On November 30, a Weapons Act amendment passed the National Council’s internal committee. The amendment made many notable changes to the current laws but one stood out. It granted law enforcement the ability to carry firearms privately. Previously, officers locked their weapons at the station prior to completing their shift.
An influx of firearms from the darknet—especially semi-automatic rifles—motivated the change. The Social-Democratic Party of Austria, Freedom Party of Austria, and Team Stronach pushed for the amendment. Unsurprisingly to many who followed the news, the Green party opposed the changes.
The Ministry of the Interior expected this to be a positive change for law enforcement. Austria would see less crime if police carried firearms while off duty. So the backers argued, at least. The proposal passed but not without restrictions. Specifically, law enforcement’s proposed carrying ability changed. The committee restricted the weapon caliber permitted. Instead of a broad range of weapons and calibers, the committee only allowed one caliber: 9mm.
The Social-Democratic Party and Team Stronach welcomed the passing of the amendment. However, they questioned the reasoning behind the 9mm limitation. Others raised similar questions. One commenter on Kronen Zeitung mentioned that this restriction could limit harm caused by a rogue officer. Another simply thought the change was not smart:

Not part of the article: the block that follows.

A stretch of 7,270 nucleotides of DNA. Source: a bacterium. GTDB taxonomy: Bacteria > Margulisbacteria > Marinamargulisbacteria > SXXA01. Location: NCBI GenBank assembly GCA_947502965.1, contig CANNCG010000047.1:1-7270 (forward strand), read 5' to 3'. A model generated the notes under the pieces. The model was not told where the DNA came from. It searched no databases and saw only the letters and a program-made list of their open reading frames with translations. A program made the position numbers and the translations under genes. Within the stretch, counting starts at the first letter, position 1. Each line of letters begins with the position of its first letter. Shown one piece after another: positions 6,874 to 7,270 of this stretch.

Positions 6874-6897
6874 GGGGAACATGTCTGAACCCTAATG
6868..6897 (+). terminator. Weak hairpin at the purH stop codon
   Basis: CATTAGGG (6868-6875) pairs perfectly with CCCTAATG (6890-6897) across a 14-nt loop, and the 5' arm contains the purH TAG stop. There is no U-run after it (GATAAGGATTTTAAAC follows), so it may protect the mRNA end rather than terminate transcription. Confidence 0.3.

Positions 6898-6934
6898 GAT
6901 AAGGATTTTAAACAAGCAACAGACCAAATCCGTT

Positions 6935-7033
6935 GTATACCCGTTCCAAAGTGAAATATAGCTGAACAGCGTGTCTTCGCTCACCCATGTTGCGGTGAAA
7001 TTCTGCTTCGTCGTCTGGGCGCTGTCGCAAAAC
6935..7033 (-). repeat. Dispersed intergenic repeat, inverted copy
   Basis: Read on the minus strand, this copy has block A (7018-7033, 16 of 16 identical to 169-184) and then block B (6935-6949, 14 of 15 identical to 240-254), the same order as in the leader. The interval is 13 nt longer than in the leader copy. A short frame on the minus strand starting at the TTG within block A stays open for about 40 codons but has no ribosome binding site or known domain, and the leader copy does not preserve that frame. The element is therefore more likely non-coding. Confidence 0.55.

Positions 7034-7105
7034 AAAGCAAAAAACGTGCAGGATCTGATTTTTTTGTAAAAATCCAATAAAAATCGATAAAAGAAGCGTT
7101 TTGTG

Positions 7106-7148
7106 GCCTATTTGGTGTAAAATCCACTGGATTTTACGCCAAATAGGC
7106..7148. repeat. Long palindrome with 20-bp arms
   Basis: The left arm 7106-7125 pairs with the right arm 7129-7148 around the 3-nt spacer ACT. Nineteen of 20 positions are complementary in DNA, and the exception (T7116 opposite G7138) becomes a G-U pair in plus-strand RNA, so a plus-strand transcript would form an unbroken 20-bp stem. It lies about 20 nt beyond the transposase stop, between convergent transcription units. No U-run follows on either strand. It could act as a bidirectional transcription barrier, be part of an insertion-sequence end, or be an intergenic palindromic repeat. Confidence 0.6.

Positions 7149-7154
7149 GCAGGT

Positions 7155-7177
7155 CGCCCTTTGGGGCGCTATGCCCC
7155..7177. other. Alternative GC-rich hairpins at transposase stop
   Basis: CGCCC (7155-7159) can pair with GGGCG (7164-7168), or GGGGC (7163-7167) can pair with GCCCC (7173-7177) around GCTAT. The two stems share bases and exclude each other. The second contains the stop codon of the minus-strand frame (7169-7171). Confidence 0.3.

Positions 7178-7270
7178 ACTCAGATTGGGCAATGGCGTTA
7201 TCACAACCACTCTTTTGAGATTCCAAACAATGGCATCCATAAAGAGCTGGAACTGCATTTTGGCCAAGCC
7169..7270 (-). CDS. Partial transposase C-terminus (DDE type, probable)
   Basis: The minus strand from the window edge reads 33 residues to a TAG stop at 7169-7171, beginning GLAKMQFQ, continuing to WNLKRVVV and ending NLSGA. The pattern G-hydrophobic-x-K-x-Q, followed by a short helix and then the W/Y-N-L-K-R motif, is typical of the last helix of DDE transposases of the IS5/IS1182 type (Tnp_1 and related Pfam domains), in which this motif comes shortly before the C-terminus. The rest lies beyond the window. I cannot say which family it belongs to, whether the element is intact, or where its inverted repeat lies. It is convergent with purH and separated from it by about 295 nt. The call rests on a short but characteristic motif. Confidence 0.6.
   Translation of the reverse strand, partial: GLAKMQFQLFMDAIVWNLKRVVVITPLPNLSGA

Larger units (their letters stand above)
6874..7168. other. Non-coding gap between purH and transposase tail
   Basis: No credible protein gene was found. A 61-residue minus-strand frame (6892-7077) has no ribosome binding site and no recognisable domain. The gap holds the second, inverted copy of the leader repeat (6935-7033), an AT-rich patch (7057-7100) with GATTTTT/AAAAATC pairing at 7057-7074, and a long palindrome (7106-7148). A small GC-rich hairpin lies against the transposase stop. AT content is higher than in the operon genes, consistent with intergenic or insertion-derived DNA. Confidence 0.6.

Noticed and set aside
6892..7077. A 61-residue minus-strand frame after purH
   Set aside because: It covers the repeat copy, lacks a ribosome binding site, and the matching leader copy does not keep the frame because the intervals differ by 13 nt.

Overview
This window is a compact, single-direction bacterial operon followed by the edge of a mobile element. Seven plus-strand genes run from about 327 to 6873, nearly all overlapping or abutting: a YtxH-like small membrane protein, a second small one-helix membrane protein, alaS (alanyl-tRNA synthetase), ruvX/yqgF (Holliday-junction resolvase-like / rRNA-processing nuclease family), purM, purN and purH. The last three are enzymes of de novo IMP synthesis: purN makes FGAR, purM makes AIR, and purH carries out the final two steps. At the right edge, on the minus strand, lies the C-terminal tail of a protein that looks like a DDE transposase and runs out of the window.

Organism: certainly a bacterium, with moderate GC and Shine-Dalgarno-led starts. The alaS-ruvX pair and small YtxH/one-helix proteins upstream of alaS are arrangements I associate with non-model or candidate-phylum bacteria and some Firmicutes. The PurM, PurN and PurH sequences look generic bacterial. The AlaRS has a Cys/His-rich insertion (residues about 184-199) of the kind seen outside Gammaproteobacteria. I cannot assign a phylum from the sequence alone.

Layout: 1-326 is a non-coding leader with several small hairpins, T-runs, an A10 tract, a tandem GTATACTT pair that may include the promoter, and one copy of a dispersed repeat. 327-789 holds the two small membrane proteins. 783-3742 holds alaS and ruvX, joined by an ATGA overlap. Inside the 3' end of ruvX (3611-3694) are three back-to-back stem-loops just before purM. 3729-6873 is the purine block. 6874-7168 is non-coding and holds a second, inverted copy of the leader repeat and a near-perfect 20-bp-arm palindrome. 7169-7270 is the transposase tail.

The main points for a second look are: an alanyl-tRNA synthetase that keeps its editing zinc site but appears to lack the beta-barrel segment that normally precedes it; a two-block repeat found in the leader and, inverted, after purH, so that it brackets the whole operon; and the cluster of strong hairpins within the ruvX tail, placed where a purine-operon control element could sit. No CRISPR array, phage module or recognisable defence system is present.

What brings this nonsense? I recommend that every policeman should not privately use a weapon. If they did, I would see them in the media. Like gunman policeman in the USA where every black is a saint and every policeman is a criminal.
The 9mm round is more likely to slow down a perpetrator than kill him or her. The same could not be said for .45 Colt or .45 ACP rounds. And especially so with respect to the shotguns in the first draft of the proposal. In contrast, the majority of any 9mm magazine holds between 15-20 rounds, plus one in the chamber. The .45 handguns often hold 7-10, plus one in the chamber. Furthermore, magazines like the Glock 33-round model increase the number of potential shots.
Austrian officials mentioned the concern surrounding the “unauthorized transmission of firearms, semi-automatic firearms, and war materials.” The amendment, regarding these matters, introduced a stricter penalty for any weapon-related crime. The committee agreed on doubling the maximum prison sentence to two years.
The Ministry of the Interior believes this penalty will prevent firearm sales on the darknet. “Anyone who regularly offers or sells firearms is expected to be imprisoned for up to three years,” a spokesperson said.